Do offshore wind farms yield a net benefit for society? To improve the clarity of public debate on this issue, CE Delft and Ecofys have analysed all the reports published in recent years on the impact of wind power on economic welfare. The analysis was commissioned by the Top Consortium on Offshore Wind Knowhow and Innovation (TKI-WoZ).
Although all the reports present so-called social cost-benefit analyses (SCBA), there are major differences in the assumptions made and thus in the ultimate assessment of whether or not wind power is of benefit to society. One key metric in any such assessment is CO2 emissions reduction. Some of the studies assert that wind power leads to no net CO2 savings, because lower emissions in power generation lead to higher emissions elsewhere because of the dynamics of the European emissions trading scheme (ETS). However, the present report indicates there are indeed good reasons for including CO2-related benefits:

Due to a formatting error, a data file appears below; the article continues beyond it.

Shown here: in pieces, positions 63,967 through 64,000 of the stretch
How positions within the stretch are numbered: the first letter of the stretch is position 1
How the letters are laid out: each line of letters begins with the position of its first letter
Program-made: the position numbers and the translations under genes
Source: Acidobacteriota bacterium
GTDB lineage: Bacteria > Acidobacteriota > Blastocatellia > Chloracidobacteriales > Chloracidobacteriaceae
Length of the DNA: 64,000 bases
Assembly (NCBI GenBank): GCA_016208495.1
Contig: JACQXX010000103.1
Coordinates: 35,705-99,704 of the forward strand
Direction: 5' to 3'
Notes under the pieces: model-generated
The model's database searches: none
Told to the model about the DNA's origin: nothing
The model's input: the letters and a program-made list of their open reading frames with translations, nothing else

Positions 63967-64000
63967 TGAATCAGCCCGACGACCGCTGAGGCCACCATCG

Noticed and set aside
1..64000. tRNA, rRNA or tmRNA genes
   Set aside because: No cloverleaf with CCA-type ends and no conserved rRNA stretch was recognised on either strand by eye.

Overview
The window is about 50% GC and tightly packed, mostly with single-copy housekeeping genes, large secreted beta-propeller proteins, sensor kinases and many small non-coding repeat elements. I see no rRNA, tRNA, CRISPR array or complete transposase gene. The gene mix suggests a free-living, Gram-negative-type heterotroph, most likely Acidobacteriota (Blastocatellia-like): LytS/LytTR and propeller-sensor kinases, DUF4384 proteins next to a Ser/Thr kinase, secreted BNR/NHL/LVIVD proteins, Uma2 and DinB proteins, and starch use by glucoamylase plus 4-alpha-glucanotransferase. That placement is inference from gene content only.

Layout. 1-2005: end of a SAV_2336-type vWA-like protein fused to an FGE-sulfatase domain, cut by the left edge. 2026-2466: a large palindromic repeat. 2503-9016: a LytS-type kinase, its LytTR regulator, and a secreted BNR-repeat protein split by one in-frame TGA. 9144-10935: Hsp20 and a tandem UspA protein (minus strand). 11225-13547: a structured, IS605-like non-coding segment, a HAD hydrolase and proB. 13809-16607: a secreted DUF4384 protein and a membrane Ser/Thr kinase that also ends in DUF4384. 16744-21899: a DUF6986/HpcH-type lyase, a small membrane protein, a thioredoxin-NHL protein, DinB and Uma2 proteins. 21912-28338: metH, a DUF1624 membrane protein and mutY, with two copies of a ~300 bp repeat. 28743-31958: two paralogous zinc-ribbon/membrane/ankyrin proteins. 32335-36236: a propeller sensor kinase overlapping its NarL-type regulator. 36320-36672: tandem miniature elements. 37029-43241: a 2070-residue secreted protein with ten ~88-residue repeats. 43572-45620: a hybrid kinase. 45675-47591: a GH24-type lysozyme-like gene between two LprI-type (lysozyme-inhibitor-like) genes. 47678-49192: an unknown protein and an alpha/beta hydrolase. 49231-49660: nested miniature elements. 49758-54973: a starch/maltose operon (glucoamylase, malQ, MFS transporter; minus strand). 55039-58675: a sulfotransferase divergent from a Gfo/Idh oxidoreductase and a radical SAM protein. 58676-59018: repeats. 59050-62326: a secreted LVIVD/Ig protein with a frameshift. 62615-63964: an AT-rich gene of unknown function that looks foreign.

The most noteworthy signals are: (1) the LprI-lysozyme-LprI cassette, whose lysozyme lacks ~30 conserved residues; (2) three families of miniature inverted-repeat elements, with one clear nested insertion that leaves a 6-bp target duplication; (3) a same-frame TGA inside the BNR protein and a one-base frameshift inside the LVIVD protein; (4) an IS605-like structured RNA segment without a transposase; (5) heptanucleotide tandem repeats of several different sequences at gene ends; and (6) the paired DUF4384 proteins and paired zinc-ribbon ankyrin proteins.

- The ‘emissions space’ provided by the ETS is not being fully utilised: for years now, emissions have been lower than the cap, so if more space is created this will not necessarily be used.
- Lower emissions may lead to the cap being tightened in the future.
This report also shows that the geographical scope of many analyses is unsuitable for the issue at hand, with a national ‘system boundary’ being adopted. Because climate policy is a global problem, though, with the Netherlands acting in concert with other European countries, we live in a world of mutual pledges and agreements on emission cuts and renewable energy. If the Netherlands opts not to build offshore wind farms, thus reneging on its pledges, it can no longer be presumed that other countries will do so, which could have multiple consequences. Emissions could increase, compelling the Netherlands to invest more in climate adaptation, for example, and the country could be financially penalised or become isolated within the EU, which could in turn have repercussions for other dossiers. A robust SCBA should encompass all these issues.